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Winter Solstice

December 12, 2012  •  Leave a Comment

The Winter Solstice will be upon us next Friday, and since it’s the longest night of the year, I decided that I will take the time to talk about night time photography.  Night photography, can be some of the hardest photography, but reap some of the heaviest rewards.  The usual Photographer’s Triangle of ISO, Aperture and Shutter Speed becomes an even harsher mistress at night. 

For the purposes of this blog I’m lumping all photography after the sun dips below to the horizon at dusk until it peaks over it again in the morning as “Night” Photography, even though we will be including dusk/dawn shots as well.

For any photography that takes place during these lowlight hours you’re going to want some means of keeping your camera stable and steady.  Preferably this requires a tripod, but even the old standby of nestling your camera into a beanbag on a table will work.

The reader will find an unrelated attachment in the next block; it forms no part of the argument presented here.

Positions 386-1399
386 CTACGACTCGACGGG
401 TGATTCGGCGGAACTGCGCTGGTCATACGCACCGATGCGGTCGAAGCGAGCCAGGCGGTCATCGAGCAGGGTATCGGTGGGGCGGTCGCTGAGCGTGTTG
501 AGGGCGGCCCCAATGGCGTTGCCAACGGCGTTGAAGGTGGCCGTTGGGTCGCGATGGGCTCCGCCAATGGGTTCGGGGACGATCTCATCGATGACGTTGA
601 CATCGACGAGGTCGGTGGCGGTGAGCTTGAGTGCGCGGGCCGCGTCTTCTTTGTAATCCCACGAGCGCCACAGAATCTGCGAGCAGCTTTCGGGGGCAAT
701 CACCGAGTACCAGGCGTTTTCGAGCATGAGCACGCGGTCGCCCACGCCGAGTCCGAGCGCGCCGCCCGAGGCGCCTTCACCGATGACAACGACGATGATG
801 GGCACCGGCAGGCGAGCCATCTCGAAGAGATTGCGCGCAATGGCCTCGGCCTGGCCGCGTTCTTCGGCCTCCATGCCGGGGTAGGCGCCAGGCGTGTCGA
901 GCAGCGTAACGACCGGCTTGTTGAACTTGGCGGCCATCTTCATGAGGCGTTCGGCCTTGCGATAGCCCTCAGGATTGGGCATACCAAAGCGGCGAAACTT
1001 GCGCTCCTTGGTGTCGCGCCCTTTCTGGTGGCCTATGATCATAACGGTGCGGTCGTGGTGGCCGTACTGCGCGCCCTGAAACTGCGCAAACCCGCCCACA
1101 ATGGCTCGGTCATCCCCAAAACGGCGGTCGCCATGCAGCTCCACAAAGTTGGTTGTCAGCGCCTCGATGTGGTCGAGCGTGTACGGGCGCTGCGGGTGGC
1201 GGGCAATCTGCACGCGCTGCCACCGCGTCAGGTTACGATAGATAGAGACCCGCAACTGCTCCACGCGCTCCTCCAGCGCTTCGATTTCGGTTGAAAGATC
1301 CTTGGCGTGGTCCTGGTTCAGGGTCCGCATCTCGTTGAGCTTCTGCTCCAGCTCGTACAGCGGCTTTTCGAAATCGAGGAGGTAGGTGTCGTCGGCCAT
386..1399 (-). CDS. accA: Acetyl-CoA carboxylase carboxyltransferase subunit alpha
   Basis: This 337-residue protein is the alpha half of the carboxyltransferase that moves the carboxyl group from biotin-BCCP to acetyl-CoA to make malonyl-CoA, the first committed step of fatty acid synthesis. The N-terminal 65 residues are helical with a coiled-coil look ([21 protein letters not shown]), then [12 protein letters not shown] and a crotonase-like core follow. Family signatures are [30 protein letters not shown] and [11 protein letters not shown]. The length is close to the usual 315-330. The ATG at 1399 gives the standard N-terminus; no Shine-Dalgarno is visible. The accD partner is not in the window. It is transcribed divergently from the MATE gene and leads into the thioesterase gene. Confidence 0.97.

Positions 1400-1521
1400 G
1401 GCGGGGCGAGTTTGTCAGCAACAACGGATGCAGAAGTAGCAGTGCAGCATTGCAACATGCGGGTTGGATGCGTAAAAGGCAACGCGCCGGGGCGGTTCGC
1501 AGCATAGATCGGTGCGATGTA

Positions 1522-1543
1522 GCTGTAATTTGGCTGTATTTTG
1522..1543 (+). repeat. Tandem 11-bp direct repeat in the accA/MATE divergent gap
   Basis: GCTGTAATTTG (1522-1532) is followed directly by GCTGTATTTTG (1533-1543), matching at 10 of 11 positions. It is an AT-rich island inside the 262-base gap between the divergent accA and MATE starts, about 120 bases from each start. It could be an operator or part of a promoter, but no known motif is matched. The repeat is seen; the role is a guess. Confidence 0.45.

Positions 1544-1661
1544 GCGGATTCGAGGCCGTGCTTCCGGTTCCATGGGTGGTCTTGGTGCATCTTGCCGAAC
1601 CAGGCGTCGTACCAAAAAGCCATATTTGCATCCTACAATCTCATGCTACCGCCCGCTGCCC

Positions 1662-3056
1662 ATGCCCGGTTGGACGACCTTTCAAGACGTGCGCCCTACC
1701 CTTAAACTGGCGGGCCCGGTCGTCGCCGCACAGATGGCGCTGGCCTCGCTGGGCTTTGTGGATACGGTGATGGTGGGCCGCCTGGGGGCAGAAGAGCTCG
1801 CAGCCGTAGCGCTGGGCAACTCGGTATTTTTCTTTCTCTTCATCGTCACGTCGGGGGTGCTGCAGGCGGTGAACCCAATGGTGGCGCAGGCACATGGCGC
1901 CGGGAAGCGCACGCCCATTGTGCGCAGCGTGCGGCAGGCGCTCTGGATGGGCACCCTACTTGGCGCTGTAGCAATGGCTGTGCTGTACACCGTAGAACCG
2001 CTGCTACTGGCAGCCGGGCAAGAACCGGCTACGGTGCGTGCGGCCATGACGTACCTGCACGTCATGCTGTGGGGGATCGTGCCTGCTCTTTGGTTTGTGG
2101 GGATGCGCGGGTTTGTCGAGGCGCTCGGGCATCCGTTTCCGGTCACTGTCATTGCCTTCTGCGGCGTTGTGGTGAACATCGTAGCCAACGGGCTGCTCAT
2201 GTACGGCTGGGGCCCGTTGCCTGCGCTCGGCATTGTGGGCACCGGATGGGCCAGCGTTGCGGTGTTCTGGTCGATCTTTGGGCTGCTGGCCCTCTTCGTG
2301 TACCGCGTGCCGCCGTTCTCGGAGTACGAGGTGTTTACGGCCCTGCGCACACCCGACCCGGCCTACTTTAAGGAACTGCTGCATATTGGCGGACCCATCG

As always we want to keep our ISO as low as possible to prevent noise.  This becomes increasingly harder the darker it gets, but by keeping the camera on a tripod you can lengthen the shutter speed to make up for it. 

One of the other things that we will have to keep in mind concerning shutter speed, is where our photo is being taken.  If we’re taking it in an urban area that has lots of lights, we can reduce the shutter speed, but if we are out in the middle of the desert in Arizona we’ll need a longer shutter speed.

Speaking of ambient light, we’ll also need to pay attention to what phase the moon is in.  During a new moon, we’ll need a much longer exposure time than we will need during a full moon.  Next week during the Winter Solstice the moon will be in the Waxing Gibbous phase so it’ll be fairly bright. 

You’ll also need to take into consideration the subject of your photo.  Are you taking a photo of the moon itself, or the landscape lit by the moon?  Taking a picture of a grassy field lit by a bright moon will be a lot different than taking a photo of that same field covered in snow.  Growing up in Buffalo, if there’s one thing I know it is snow.